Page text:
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Creating The Future Together

Creating the future together - progress is team work

What do electrical engineers, doctors, computer scientists, psychologists, physicists and designers all have in common? They are all helping to develop the automobile of the future, an automobile which must be safe, efficient, comfortable and easy to use (despite all the high-tech elements) if it is to win mass approval.

Electric vehicles: mission-free driving in the city has already become a reality today.The car of tomorrow must be able to do a lot more than just delivering power and driving pleasure. Intelligent, networked and well-organized: this is how experts imagine the traffic of the future will be (see interview). The most varied of specialist areas are therefore bringing their expertise together in the research and development departments at Daimler; the results of pure scientific research have just as much a right to find a voice here as the latest findings about the driving behavior of humans or the traffic volume to be expected in the decades to come.

A simple look at the history of the automobile shows that it is not the solitary genius, working meticulously cut off from society and developing a revolutionary technology out of nothing who determines progress, but the intelligent coming together of new ideas with developments (some of which are already known) from different areas of application. Skillfully combined together and enhanced, these technologies can ultimately change the world.

Getting vehicles to drive with their own system of propulsion, this is what Leonardo da Vinci wanted to do as far back as the 16th century, but he never got past the design stage. Subsequent attempts to operate carriages with sails or clock mechanisms did not prove to be particularly productive. Steam engine technology was much more promising here, but the various models of steam-operated road vehicles, of which there were quite a few in the 19th century, were too heavy and too cumbersome and did not allow consistent operation.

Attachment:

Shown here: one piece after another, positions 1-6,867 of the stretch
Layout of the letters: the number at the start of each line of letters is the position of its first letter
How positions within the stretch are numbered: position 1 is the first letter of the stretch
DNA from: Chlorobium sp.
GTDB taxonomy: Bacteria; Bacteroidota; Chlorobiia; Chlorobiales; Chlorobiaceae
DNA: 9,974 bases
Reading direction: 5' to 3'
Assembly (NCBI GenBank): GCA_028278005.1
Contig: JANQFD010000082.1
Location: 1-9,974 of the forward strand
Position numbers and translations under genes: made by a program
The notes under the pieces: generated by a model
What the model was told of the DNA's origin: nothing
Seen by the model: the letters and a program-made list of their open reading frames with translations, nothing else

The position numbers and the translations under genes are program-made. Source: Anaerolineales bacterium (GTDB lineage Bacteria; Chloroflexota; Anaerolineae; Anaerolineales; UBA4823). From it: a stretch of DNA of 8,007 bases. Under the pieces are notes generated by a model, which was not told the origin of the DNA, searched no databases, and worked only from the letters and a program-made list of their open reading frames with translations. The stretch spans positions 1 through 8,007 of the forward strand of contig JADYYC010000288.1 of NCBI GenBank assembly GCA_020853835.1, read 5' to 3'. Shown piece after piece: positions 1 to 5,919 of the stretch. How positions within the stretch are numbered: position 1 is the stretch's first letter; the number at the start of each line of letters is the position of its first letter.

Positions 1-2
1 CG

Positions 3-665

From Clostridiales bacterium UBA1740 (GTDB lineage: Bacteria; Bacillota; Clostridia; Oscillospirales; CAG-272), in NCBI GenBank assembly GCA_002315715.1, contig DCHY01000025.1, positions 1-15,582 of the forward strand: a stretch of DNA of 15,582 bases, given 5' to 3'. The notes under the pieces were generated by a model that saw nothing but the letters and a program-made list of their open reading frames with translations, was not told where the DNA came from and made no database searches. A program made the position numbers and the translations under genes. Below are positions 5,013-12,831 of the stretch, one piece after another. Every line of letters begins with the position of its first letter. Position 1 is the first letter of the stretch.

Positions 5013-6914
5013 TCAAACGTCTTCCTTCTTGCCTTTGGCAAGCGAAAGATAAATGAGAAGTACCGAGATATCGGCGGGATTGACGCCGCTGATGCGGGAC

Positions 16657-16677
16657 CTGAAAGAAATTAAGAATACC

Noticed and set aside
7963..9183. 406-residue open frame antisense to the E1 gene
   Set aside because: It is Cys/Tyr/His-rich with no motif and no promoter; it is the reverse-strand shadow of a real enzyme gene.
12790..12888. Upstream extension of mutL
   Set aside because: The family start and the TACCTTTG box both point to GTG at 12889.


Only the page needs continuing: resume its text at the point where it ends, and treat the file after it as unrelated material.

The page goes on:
Design drawing of the vertical single-cylinder engine developed by Daimler and Maybach. This design became the template for all subsequent engine builders. In the 1870s, Nikolaus August Otto demonstrated how current steam-operated machines could be operated more easily, more effectively and, most importantly of all, more safely. He used his four-stroke combustion engine for this purpose. The idea of an engine formed the working basis for those who can be regarded today as the real inventors of the automobile. Carl Benz, who designed engine and vehicle as a single unit, presented his three-wheel "patent motor car" to the public in Mannheim in 1886. The same year, he was followed by Gottlieb Daimler and Wilhelm Maybach, who had optimized Otto's four-stroke engine and reduced it in size. They used gasoline instead of gas as a fuel, with their carriage/car on four wheels.

Clear view to front and rear: Excursion in a Benz Dos-à-Dos in 1900. Daimler was to die in 1900, but Benz would live to see their developments shaping a new era of individual traffic within a few decades. But the pioneers of automobile construction certainly could not have predicted how complex and full of possibilities the technical system known as "auto" would be today. Knowledge from numerous disciplines has been coming together in automobile construction for a very long time. Batteries for example, originally developed by Allessandro Volta at the start of the 19th century, today are an element in an emission-free alternative to the combustion engine. Equally promising is the use of the fuel